I waited until I was inside, and had shut the manse door behind me. Then I let out one long, deep-throated yell, for the sheer unmitigated heartbreak of closing churches.
Yes – churches, plural. Since arriving on Shetland, my team and I have overseen the closure of twelve of them, with ten still to go. That evening I had just conducted my second closing service. We had finished with ‘The day thou gavest, Lord, is ended’, and I had stood at the door as people left, able to do little more than acknowledge their tears and blink back my own. I had only known that building for a year. They had known and loved it for a lifetime.
Earlier that evening, I had stood at that same door with Annie, who together with her husband had kept the building running these past few years. We looked down at the carpark below as all the people began to arrive for the service. And from patient, gracious Annie there came a sudden flash of anger: If only these people had come before, we wouldn’t be in this situation now.
When we close a church, these flashes of anger are everywhere. Church members are angry at the wider community and the community is angry at the church. Much of the anger gets deflected to ‘121’ or ‘Presbytery’. Yet more of it is aimed directly at the minister, representative of a church that had promised it would always be there for the community, and is now abandoning it. Outraged letters get written to the local newspapers. Journalists lob hostile questions. Family members demand to know what has happened to the legacy that was left to the church in 2010. Sometimes it feels like my job is to be a kind of padded wall for people to throw themselves against. All I can do is absorb that anger, and carry their sorrow as my cross. And make sure that I don’t get angry myself.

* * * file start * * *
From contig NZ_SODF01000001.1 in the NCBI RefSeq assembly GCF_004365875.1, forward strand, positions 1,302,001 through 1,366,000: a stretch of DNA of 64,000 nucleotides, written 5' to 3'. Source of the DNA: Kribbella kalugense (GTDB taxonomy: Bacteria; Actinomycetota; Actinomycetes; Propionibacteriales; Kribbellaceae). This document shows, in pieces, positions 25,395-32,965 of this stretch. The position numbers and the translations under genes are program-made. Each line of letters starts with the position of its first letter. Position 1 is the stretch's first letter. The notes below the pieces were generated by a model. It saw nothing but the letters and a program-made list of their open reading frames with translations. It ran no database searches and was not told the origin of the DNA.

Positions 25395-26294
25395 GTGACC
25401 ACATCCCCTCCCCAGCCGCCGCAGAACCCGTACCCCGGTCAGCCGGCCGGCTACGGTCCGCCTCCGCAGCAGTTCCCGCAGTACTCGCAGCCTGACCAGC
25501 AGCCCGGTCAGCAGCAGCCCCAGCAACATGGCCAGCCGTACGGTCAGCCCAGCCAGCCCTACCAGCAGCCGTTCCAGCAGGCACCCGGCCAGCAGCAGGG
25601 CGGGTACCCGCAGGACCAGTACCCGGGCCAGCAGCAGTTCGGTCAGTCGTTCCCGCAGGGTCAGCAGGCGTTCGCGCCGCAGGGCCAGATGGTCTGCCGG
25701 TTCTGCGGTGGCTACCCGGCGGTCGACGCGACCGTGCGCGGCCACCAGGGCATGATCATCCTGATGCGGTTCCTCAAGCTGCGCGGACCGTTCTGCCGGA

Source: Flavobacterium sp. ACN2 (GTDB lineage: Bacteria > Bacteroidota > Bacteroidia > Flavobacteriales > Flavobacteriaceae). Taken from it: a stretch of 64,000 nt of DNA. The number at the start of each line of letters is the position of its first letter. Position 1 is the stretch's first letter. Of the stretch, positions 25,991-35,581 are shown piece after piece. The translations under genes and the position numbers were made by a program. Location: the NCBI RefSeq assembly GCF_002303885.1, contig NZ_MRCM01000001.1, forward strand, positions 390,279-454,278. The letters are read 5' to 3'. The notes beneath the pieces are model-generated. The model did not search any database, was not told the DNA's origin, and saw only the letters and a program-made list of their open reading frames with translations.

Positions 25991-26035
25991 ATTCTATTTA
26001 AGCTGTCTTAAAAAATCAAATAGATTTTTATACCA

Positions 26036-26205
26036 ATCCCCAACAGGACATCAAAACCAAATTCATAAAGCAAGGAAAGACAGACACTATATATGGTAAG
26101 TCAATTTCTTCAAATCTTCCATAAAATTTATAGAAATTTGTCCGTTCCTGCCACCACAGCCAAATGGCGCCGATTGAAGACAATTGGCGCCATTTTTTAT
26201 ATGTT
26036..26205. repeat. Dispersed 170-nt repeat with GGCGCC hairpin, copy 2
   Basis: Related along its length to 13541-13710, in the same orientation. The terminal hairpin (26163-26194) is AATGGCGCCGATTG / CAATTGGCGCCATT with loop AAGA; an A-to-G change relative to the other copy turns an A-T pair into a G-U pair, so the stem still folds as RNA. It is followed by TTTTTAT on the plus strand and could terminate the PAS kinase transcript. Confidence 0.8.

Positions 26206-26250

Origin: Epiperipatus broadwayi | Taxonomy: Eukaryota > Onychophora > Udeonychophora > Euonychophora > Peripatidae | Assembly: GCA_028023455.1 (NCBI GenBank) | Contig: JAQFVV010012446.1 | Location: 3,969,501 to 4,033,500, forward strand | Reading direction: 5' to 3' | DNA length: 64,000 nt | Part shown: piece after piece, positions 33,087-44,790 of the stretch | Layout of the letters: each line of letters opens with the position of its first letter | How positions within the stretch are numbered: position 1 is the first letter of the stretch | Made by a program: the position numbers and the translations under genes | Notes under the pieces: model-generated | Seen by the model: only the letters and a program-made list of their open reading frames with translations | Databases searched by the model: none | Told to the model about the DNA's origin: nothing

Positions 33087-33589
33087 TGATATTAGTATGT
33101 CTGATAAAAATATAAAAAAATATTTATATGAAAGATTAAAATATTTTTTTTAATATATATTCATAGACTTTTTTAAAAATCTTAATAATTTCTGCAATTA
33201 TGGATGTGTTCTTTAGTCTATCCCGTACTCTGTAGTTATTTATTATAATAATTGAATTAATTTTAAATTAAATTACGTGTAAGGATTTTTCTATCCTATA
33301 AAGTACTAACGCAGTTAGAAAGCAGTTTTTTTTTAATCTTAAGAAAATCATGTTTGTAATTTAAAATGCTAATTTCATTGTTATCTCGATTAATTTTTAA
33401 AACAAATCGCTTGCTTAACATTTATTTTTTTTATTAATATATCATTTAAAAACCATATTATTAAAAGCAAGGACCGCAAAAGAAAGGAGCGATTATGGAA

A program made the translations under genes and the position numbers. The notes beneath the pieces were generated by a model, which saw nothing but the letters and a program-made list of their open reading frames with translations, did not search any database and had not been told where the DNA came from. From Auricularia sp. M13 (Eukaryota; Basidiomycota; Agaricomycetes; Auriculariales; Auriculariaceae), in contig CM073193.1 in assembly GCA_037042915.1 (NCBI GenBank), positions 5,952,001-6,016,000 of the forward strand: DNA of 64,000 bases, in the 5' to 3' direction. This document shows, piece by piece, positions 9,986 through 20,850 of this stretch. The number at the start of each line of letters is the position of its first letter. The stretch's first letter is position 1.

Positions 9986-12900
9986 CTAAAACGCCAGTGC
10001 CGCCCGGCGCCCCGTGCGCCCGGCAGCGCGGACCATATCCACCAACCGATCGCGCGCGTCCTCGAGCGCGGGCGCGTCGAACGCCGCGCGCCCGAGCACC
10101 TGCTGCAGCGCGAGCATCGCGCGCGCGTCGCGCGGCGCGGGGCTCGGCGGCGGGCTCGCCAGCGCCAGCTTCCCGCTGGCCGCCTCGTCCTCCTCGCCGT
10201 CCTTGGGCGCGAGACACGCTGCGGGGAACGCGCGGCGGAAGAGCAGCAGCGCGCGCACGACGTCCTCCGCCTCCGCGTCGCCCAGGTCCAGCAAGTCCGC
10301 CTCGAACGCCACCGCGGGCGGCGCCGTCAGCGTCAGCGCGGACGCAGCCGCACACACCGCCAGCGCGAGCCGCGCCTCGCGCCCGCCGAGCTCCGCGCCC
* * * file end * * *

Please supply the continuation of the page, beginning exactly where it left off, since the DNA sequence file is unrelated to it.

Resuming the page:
Anger isn’t the only emotion. Among the church folks especially, another big one is guilt. If only we had somehow tried harder, or done things better, the pews would still be full on a Sunday morning. The sense of failure is profound.
And for others, the overriding emotion is relief. The burden of running the place has at last been lifted from the few elderly shoulders that were bearing it.
But for all, there is sadness. We are laying to rest our old friend. And we will miss her, and wish her back, and say in the years to come that it is just not the same without her.
So what can I say to these angry, hurting, desperately sad people? How do I talk about faith and hope and love, when their faith has failed them, when hope has deserted them, when the love of God feels distant and abstract?
All I can do is point them again and again to scripture. What is happening now has happened before. God’s people have lived in the wilderness before. God’s people have been exiled before. The temple has been destroyed before. God’s prophets have wandered before through the rubble of Jerusalem. God’s Son has borne, before we ever did, the anger and disappointment of the crowd.
And the disciples have lived through Holy Saturday before. Resurrection may yet happen, but on Holy Saturday, we don’t know that yet. This is our season of ashes and torn garments. All we can point to is a promise, the faintest of hopes, that the Lord will rise again, that the Lord will come.
Meanwhile, I recall again the words of Jesus to his mother and the beloved disciple. “This is your mother,” he says to John. And to Mary he says, “This is your son.” In other words, look after each other. Be kind to each other. Cling to each other. Cling to God. We will get each other through this.